Given that we’re in the midst of cold and flu season, perhaps you’ve considered taking echinacea? As I discussed in a previous post, echinacea seems to help alleviate cold and flu symptoms and may play a part in boosting immunity, so it’s tempting to give it a try. But which form and kinds of echinacea are best? Read on to discover what to look for when buying an echinacea supplement this season — and stay healthy!
Which form is best?
Enter any natural grocery store or pharmacy and you’re sure to be blown away by all the forms of echinacea supplements available. You’ll find tinctures (in both alcohol and glycerin bases), capsules (powder and liquid), tablets, gummy bears, chewables, and teas. But which one is best?
Out of all of them, my first choice is a tincture, which is also called a liquid extract. What’s a tincture you may be wondering? It’s a way of extracting the herbal constituents of the plant by soaking it in a liquid base of alcohol over a period of time. The plant material is then strained off leaving the liquid behind. Sometimes the alcohol is then evaporated and food-grade glycerin is added in for products made for kids and those sensitive to alcohol. Finally, the tincture is packaged in dark glass bottles to keep the formula from degrading due to light exposure.
Tinctures are not only great because they work really well at extracting the plant’s phytochemicals at the peak of its freshness, but they’re also readily absorbed by the body — making them very effective. So, they’re especially good for those with digestive issues. They are also easy for anyone to take, since a few drops may be added to a glass of water, juice, or hidden in something like applesauce. Note: No pill swallowing required!
When tinctures contain echinacea root, they have a bitter, pungent taste, which leaves your mouth temporarily tinging, which is a good thing believe it or not. It indicates the presence of alkylamides from the plant root, which many consider an important chemical constituent in how echinacea promotes a healthy immune response. But if you can’t stand the taste, consider adding it to juice to disguise it. Or, opt for a glycerin-based tincture with a natural flavor such as peppermint or orange added in. It will hide the bitter taste and be much sweeter, which is perfect for kids.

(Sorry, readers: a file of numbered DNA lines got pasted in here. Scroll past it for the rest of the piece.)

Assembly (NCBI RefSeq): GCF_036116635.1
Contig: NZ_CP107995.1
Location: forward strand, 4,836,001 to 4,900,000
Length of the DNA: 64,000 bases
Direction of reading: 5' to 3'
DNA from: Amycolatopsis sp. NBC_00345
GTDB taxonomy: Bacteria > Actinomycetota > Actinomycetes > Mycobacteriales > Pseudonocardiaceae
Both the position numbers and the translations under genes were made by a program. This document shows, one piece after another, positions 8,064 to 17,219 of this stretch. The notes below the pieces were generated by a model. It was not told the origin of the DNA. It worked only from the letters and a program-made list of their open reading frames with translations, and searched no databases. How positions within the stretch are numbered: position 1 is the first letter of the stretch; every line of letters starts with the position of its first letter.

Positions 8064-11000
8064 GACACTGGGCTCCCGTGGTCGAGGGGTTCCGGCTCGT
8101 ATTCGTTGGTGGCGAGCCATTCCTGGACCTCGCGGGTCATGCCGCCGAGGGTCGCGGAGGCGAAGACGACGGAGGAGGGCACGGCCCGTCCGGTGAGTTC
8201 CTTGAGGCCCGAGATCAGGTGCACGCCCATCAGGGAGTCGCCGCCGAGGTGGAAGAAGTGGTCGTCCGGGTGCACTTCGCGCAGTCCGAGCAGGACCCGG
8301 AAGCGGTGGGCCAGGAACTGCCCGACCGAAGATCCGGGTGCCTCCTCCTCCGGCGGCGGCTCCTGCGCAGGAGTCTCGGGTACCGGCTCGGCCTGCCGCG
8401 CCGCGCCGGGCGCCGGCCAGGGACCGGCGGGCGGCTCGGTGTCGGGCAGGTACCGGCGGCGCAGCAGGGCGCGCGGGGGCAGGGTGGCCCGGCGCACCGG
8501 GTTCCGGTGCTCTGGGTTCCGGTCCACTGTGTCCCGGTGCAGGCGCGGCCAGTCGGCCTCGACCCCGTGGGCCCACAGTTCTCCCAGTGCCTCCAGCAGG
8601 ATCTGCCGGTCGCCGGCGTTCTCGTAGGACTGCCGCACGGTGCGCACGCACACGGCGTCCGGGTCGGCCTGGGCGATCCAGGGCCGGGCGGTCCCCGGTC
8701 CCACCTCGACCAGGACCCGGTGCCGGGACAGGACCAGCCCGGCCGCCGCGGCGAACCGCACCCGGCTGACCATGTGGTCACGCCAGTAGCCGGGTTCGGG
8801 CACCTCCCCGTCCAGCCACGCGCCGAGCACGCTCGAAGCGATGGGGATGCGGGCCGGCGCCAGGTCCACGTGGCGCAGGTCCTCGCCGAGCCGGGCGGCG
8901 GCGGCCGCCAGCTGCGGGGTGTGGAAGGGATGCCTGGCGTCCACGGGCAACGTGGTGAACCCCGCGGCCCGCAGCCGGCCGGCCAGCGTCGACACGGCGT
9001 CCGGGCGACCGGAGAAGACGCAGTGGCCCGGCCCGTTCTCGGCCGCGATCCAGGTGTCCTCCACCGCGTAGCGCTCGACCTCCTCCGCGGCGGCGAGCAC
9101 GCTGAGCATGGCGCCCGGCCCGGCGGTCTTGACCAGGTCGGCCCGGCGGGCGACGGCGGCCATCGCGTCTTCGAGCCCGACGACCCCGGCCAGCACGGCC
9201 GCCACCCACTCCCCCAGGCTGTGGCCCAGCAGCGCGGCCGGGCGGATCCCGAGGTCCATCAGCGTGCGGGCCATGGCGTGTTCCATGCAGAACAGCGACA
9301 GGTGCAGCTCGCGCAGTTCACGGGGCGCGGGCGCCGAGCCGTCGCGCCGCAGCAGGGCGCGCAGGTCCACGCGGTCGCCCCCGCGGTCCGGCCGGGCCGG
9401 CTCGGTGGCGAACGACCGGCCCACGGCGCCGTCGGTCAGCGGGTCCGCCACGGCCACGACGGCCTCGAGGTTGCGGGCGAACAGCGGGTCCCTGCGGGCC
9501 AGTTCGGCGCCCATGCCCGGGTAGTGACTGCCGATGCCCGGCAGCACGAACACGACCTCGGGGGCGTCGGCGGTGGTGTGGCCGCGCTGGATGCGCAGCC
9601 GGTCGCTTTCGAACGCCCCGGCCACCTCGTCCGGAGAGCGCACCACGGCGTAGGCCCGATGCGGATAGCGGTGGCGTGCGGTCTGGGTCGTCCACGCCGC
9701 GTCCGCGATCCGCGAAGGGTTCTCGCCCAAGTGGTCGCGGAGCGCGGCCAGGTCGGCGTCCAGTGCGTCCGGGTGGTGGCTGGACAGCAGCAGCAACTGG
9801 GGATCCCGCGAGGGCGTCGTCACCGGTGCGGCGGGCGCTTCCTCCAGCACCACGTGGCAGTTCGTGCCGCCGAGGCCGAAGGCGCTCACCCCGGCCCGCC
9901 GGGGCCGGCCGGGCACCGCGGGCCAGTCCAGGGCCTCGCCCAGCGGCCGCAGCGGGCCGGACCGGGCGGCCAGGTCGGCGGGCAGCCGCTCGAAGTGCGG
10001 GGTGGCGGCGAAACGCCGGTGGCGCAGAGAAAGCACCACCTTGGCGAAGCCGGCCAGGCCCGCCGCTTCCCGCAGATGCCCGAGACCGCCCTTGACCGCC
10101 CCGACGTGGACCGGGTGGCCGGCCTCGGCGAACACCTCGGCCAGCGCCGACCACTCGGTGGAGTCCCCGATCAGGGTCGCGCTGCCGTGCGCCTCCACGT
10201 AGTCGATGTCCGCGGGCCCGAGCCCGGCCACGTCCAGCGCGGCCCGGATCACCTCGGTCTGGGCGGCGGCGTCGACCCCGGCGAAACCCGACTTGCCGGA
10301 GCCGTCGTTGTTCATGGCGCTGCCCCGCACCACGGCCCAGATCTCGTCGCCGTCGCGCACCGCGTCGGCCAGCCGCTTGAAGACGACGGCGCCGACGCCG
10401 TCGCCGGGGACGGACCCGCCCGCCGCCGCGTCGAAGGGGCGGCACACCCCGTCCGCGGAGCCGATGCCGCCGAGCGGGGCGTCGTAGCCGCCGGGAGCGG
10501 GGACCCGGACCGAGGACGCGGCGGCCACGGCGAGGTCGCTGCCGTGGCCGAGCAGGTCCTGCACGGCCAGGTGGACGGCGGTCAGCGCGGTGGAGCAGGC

But what about the times when a tincture isn’t practical? Then I’d choose a liquid capsule or an echinacea tablet, which for many people may be much more convenient and perhaps more palatable if they don’t enjoy the taste of a liquid extract. Plus, they’re usually just as effective as tinctures if you have a strong digestive system. Echinacea powder capsules followed by commercial echinacea tea preparations would be last on my list. Don’t get me wrong, tea is great, it’s just that some may not like the taste and if a tea has been sitting on the store shelf for awhile, it may have lost some of its potency. So, I prefer making my own tea to get the exact kind and amount of echinacea desired and the freshest herbs I can find. This, I realize, is something most people don’t want to bother with, which is why it’s last on my list.
When it comes to children, chewables would be my next choice after a glycerin tincture. I’ve used gummies for my children as well, which often contain additional ingredients in them to support immune function, such as Vitamin C and zinc.